POLICY LETTER: June 9, 2020 to State Directors

Summary

Addresses the requirements to request a waiver for the 2020–21 school year (SY) from the one percent cap on the percentage of students with the most significant cognitive disabilities who may be assessed with an alternate assessment aligned with alternate academic achievement standards (AA-AAAS).

Letter

To:

State Assessment Directors
State Title I Directors
State Special Education Directors

From:

Patrick Rooney
Director, School Support and Accountability
Office of Elementary and Secondary Education

Laurie Vanderploeg
Director, Office Special Education Programs
Office of Special Education and Rehabilitative Services

Date:

June 9, 2020

Subject:

Additional Information Regarding the Requirements to Request a Waiver for the 2020–21 School Year (SY) from the One Percent Cap on the Percentage of Students With the Most Significant Cognitive Disabilities Who May Be Assessed with an Alternate Assessment Aligned with Alternate Academic Achievement Standards (AA-AAAS)

We understand that State educational agencies (SEAs) are facing unprecedented challenges right now due to the impacts of the national pandemic caused by the novel Coronavirus Disease 2019, COVID19, and that those challenges will likely continue into the coming school year. We at the U.S. Department of Education (Department) want to commend you for your efforts to ensure that learning continues for all students and we appreciate the difficulties you are facing. In this memorandum, we are providing information regarding the submission of waiver requests for the 1.0 percent cap on AAAAAS participation in the 2020–21 SY, particularly in light of the waivers that were granted this spring from the requirement to administer statewide assessments in SY 2019–20.

Section 612(a)(16)(C) of the Individuals with Disabilities Education Act (IDEA) requires that States have developed and implemented guidelines for the participation of children with disabilities in AAAAAS for those children who cannot participate in regular assessments with accommodations as indicated in their respective individualized education programs (IEPs). Title I of the Elementary and Secondary Education Act of 1965 (ESEA) requires that only students with the most significant cognitive disabilities may take an AA-AAAS; it also limits the number of students that a State may assess with an AA-AAAS to no more than 1.0 percent of all students in the grades assessed in a State.1 This requirement was first in effect for SY 2017–18. The Department recognizes, however, that most States were exceeding this percentage prior to SY 2017–18 and that it would likely take several years for a State to come into compliance with this requirement. As a result, the ESEA permits the Department to grant a waiver to a State, if it meets certain statutory and regulatory requirements, to assess more than 1.0 percent of students on an AA-AAAS.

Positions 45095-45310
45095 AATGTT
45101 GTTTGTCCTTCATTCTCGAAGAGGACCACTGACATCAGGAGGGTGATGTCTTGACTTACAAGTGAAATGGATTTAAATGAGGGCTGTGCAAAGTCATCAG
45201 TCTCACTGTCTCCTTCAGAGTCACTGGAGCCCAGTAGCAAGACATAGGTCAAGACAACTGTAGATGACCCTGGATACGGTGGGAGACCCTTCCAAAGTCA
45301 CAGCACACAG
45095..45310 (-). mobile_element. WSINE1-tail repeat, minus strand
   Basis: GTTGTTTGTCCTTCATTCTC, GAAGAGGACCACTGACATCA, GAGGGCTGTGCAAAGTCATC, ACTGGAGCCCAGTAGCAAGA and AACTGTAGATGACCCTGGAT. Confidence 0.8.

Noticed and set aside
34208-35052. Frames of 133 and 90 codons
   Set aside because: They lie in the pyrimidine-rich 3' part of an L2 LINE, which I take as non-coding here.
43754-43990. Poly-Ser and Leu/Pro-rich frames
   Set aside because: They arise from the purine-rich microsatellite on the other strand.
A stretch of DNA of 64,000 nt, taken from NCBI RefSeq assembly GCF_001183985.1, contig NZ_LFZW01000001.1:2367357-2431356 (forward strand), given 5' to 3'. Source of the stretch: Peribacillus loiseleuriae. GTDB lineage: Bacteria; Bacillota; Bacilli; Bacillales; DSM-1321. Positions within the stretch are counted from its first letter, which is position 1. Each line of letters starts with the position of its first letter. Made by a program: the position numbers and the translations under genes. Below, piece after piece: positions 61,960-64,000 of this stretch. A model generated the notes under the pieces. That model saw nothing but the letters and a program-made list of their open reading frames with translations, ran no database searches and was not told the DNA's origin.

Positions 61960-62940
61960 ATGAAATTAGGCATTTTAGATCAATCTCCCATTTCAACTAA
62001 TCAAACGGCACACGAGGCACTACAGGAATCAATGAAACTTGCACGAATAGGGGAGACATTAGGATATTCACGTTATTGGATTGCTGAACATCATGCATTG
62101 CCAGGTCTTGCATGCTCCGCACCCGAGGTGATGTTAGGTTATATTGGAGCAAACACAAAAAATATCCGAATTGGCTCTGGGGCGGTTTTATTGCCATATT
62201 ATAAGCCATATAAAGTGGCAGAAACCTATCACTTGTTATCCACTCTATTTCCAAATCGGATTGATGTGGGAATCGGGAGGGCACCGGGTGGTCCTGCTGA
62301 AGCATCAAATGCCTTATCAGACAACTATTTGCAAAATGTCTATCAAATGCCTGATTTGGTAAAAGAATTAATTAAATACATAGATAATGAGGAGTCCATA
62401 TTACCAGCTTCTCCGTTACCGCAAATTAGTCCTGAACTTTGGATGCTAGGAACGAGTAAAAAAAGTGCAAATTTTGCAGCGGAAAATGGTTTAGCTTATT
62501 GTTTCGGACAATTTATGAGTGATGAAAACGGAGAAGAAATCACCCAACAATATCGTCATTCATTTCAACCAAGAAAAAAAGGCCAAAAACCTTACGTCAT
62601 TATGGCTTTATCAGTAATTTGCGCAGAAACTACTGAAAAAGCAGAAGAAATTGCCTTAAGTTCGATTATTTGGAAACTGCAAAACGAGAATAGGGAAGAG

In May 2017, the Department provided information regarding the procedures for a State to apply for such a waiver.2 In August 2018, the Department published additional information for States that may wish to apply to extend their existing one-year waiver for an additional year.3 This memorandum clarified the requirements for such an extension, which include demonstrating substantial progress towards achieving each component of the prior year’s plan and timeline, to ensure that the State is making progress towards meeting the 1.0 percent cap and assessing only students with the most significant cognitive disabilities with an AA-AAAS. The Department has posted all waiver requests and the Department’s response for SYs 2017–18, 2018–19, and 2019–20 at https://oese.ed.gov/offices/office-of-formula-grants/school-support-and-accountability/essa-state-plansassessment-waivers/.